The new professional figure of the gero-psychologist (expert in the psychology of aging) and new national and international guidelines for psychological practice with older adults will also be discussed.
Planned learning activities and teaching methods: Teaching will consist of face-to-face lectures.
Experts in the field will also be invited to allow students to come into contact with different occupational realities.
Lectures will be integrated with opportunities to: i) participate in experimental procedures; ii) visit rest homes for the elderly and Alzheimer units. These activities will enable students to start applying their skills to practical situations in the field.

Attending students have the possibility to present oral and/or written presentations of scientific articles. A simulation of the examination will also be conducted.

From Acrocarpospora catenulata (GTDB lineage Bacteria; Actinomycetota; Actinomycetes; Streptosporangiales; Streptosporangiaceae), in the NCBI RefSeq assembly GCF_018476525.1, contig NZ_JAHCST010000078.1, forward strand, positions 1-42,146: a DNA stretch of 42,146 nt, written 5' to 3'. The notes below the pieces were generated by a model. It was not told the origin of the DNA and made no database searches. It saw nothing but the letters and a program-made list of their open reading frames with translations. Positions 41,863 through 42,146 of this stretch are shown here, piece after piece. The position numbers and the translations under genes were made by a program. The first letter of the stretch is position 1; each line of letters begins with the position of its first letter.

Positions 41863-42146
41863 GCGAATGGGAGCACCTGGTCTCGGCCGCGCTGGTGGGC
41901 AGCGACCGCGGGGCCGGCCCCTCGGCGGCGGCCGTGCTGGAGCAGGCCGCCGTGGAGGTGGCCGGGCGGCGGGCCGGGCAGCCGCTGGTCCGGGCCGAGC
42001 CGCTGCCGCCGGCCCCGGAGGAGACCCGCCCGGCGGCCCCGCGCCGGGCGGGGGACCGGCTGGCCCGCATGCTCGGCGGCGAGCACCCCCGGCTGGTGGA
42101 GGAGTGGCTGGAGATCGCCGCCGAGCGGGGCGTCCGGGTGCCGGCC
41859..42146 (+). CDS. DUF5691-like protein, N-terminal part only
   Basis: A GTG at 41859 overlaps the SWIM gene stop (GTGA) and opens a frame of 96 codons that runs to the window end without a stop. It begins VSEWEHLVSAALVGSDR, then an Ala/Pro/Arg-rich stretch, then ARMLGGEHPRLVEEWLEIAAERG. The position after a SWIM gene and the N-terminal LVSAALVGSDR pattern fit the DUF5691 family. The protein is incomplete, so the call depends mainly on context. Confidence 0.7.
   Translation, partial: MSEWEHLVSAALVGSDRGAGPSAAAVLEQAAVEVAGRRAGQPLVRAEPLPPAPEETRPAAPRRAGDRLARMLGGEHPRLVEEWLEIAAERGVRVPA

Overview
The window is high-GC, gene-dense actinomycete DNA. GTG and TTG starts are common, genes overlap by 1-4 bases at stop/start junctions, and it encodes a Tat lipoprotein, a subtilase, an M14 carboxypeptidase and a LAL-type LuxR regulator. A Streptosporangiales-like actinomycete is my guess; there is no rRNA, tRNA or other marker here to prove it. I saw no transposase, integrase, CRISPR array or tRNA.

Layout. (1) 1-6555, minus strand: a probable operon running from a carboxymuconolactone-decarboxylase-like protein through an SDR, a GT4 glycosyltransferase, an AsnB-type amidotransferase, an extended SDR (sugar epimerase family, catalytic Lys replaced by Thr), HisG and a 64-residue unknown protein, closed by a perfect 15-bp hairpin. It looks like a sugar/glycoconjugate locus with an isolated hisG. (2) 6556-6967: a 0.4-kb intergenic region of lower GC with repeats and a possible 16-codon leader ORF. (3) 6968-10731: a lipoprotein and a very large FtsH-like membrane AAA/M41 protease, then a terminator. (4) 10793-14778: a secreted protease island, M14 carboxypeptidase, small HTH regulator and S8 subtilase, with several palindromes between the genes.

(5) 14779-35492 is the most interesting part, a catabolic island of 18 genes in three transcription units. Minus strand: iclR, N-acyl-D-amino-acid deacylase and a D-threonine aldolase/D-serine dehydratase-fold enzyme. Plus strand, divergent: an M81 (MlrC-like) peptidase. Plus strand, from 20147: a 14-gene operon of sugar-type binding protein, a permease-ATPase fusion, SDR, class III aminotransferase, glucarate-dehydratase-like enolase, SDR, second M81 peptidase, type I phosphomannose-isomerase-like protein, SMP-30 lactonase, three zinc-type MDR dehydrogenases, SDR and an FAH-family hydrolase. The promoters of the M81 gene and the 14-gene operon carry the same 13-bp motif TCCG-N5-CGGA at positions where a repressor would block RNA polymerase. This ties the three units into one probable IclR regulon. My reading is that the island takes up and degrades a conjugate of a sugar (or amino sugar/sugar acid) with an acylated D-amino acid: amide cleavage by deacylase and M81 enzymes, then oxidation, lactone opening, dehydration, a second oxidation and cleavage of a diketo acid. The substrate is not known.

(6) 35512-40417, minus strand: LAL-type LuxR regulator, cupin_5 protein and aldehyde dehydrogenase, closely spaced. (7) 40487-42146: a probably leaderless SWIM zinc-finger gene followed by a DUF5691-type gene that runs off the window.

Students’ active intervention during lectures will be appreciated and stimulated.
Additional notes about suggested reading: The slides of lecture content will be available on Moodle, together with other complementary material (indicated in the slides concerning the general presentation of the course.

For foreign students, chapters of books edited in English could be proposed, subject to the approval of the person responsible for the course.
Textbooks (and optional supplementary readings)
  • De Beni R. e Borella E. (a cura di), Manuale di Psicologia dell'Invecchiamento e della Longevità. --: Il Mulino, 2015. Cerca nel catalogo

Innovative teaching methods: Teaching and learning strategies
  • Lecturing
  • Working in group
  • Questioning
  • Active quizzes for Concept Verification Tests and class discussions

Innovative teaching methods: Software or applications used
  • Moodle (files, quizzes, workshops, ...)

Sustainable Development Goals (SDGs)
Good Health and Well-Being Quality Education Reduced Inequalities